“Yes, I left the key somewhere.  Was extra careful after we kept it open that other night.”

Mother nods.

They all finish their pasta.  Sarah declares she would retire to her room to attend to important calls.  Jane knows she will listen to music, play video games.

Father gets up for coffee.

Jane makes it to her bed and thinks of snowy white mountains and of circling the sky in a small plane with a handsome millionaire.

In the morning, father drives both to school.  Mother does not use her car any more.  The office sends off her own sedan with a chauffeur.

On her way to class, Jane thinks briefly about her dreamy romantic escapade.  She is consumed by her new hero until the chatter of the students and the loud unkind voice of the teacher bring her back to reality.  She will HAVE to clean up the garage in the evening.  If that boy is still wounded, she should call up his family or take him to a clinic.  She thinks of discussing the issues with Lara, her best friend gawking perpetually from within her large black spectacles, but she does not.  Her secret bird was too pretty for the time being.  The girls were mean, even if some were best friends.

In the afternoon, when class is over, Jane googles the list of local hospitals and jots down some numbers.  She also gets a torchlight and a pair of new batteries.  If the visitor were to be shifted to the medical center, she could not use their family car.  So, she checks numbers for the local taxi.  She would also need an excuse.  So, she sends a text to Lara, asks her to meet at the mall at eight pm sharp.

When she opens the garage door, she feels a cheerful vibe.  Nothing has changed, but perhaps someone did shift, evolve.

“I feel much better,” he says.  “I will leave tomorrow.”

In the shadows, Jane sees the empty boxes lying around.  “Good you ate,” she says. 

“So tomorrow, I won’t be here.  Thank you.”  The man is authoritative.  He has taken his decision.  Jane just did her job.

She feels a deluge of rage all of a sudden.  Maybe she does not know what this unseemly feeling is about.  Did she want him to hug her, kiss her, take her to the alps?  Perhaps, he could have offered a number, an address, or an invitation?

“I will have to see your wound,” Jane is equally commanding now.  “I cannot just let you leave my house, injured and in this manner.  I will have to see.  I will have to take you to a doctor.”

“No,” the man demands.  “I say stop there.  Go back.  I am thankful for all you did.”

Jane’s anger does not recede.  Somehow, she feels used. 

“Come on, let me see that,” she commands as she turns on the torch, aims it at the vulnerable stranger as though she’s pointing a gun, the door still half open behind her.

The light bounces off of that figure and hits her eyes, and almost automatically, Jane shrieks.  The boy at the doorstep of manhood is standing now.  He is very tall, about six feet six, and he is paler than she had assumed.  He almost looks like a corpse dressed up for the final journey.  But the nose is sharp, ambitious still, and the eyes are lucid.  The bloodless lips are thin, proud, as though a simple smile could lash her.  Every piece of his attire from the shoe to the bow tie and the white shirt, stained here and there, is exquisite.  But the man, now standing in a defensive pose, trying to fend her off, casts no shadow.  The light helps her see the figure but does not create a pool of darkness behind, as though the man is opaque and transparent at once.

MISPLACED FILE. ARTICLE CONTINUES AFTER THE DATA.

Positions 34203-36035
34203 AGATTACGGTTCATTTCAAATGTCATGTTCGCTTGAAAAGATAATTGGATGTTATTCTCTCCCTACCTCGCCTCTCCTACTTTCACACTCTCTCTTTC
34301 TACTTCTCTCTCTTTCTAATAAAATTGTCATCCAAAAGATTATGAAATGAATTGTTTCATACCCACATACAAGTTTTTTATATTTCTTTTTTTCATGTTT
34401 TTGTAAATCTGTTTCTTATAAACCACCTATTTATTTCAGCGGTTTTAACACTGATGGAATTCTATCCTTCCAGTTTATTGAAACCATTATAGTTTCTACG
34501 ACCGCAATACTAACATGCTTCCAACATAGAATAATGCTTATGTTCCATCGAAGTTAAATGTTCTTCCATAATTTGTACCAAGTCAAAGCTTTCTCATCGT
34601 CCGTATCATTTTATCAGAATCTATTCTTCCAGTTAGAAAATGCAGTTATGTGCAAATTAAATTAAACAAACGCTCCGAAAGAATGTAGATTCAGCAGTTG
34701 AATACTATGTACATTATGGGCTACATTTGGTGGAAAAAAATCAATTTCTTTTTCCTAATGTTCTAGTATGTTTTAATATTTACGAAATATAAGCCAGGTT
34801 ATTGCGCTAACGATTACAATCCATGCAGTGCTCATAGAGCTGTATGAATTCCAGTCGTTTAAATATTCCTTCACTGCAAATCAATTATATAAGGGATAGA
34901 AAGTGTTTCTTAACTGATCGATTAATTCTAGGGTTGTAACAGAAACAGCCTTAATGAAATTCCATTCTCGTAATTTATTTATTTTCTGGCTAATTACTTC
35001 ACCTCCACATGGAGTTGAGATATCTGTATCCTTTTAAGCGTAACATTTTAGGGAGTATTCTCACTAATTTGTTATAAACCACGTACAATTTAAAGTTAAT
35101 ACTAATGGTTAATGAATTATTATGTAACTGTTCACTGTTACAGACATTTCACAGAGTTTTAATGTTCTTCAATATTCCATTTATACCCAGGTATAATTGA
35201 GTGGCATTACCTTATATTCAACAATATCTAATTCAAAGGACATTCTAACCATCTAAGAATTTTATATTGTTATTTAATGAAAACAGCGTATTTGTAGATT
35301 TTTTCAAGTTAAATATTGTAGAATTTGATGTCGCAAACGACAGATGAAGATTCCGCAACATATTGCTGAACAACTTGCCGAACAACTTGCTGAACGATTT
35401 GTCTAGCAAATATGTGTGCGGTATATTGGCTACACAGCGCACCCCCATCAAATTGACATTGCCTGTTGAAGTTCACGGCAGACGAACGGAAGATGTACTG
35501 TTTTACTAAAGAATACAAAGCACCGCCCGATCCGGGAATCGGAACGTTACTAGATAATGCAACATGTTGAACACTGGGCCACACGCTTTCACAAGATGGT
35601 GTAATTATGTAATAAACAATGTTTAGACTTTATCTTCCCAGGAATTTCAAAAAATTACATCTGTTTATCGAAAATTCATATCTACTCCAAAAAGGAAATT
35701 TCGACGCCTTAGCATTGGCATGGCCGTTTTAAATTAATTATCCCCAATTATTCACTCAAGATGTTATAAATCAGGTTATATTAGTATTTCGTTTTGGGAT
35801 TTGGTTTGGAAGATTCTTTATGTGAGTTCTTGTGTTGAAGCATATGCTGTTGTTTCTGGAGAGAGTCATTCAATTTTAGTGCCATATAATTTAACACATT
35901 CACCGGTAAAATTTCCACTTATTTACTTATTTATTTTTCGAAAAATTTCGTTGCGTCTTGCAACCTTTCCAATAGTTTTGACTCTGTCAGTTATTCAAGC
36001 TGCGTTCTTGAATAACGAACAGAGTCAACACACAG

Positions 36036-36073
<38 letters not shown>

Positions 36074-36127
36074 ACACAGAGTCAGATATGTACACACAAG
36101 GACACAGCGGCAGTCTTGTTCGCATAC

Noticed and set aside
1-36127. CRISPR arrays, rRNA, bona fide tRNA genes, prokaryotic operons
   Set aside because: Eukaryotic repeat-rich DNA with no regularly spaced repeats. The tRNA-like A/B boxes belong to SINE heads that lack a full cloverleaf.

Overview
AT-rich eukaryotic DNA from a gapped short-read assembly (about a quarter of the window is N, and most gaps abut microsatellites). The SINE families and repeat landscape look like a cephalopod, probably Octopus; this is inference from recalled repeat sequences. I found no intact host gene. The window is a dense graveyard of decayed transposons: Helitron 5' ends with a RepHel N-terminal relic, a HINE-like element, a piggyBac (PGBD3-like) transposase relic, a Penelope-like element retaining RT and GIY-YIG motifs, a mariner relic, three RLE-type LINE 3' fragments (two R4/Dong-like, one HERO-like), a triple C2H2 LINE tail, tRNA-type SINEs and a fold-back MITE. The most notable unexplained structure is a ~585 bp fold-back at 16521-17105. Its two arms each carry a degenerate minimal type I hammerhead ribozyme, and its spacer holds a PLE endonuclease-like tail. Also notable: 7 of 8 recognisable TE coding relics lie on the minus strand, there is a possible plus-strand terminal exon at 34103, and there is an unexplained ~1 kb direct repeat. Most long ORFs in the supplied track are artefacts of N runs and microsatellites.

Jane freezes wants to fly away, but cannot.  Her shock throttles her urges.  But the man now moves forward, grabs her from behind, puts his hands atop her mouth to ensure she would not shriek, perhaps ever again.

She feels cold – very cold.  He feels like a corpse that occupies the moving speaking body.  Her charming prince is not earthly.  Perhaps, he is from another world.  Jane does not desire that world, but wants to live in her own.  He pushes her next to his body and it gets colder.  There is no heartbeat beneath that ribcage.

“I am sorry my love,” he whispers.  His breath too is cold as though he has brought the Alps into the small garage.

Jane feels frozen.  Her own heart races.  She wants to move, but her legs feel stuck.  She just stands and waits as he brings his face closer to hers.  His hair brushes her cheek.  He is not kissing.  His eyes sparkle in lust – the lust for life.  She feels a sharp pain in her neck.  Her skin burns.  Then her blood burns.  Something has bitten her, or a pair of needles have pushed into her vein.  The pain soon propagates into her shoulder and then to her arms.  She wants to scream but she cannot.  As she feels suffocated, she also feels she is flying. 

The man from the mountains holds her tight, and the duo glide up to the sky.  From the top, she watches the lights flicker and then she hears a humming sound.  Something strange is inside her body.  It is painful and it is all-devouring.  It might be a potion that would transform her into an immortal being like her mate.  Alternately, the bugs are marching in, in packs of thousands, through her open would, to claim what is left of the body.


The author has degrees in science, but enjoys writing and art.  She has published prose and petry in decomP, Blaze Vox, Illumen etc.


Leave a Reply

Fill in your details below or click an icon to log in:

WordPress.com Logo

You are commenting using your WordPress.com account. Log Out /  Change )

Google photo

You are commenting using your Google account. Log Out /  Change )

Twitter picture

You are commenting using your Twitter account. Log Out /  Change )

Facebook photo

You are commenting using your Facebook account. Log Out /  Change )

Connecting to %s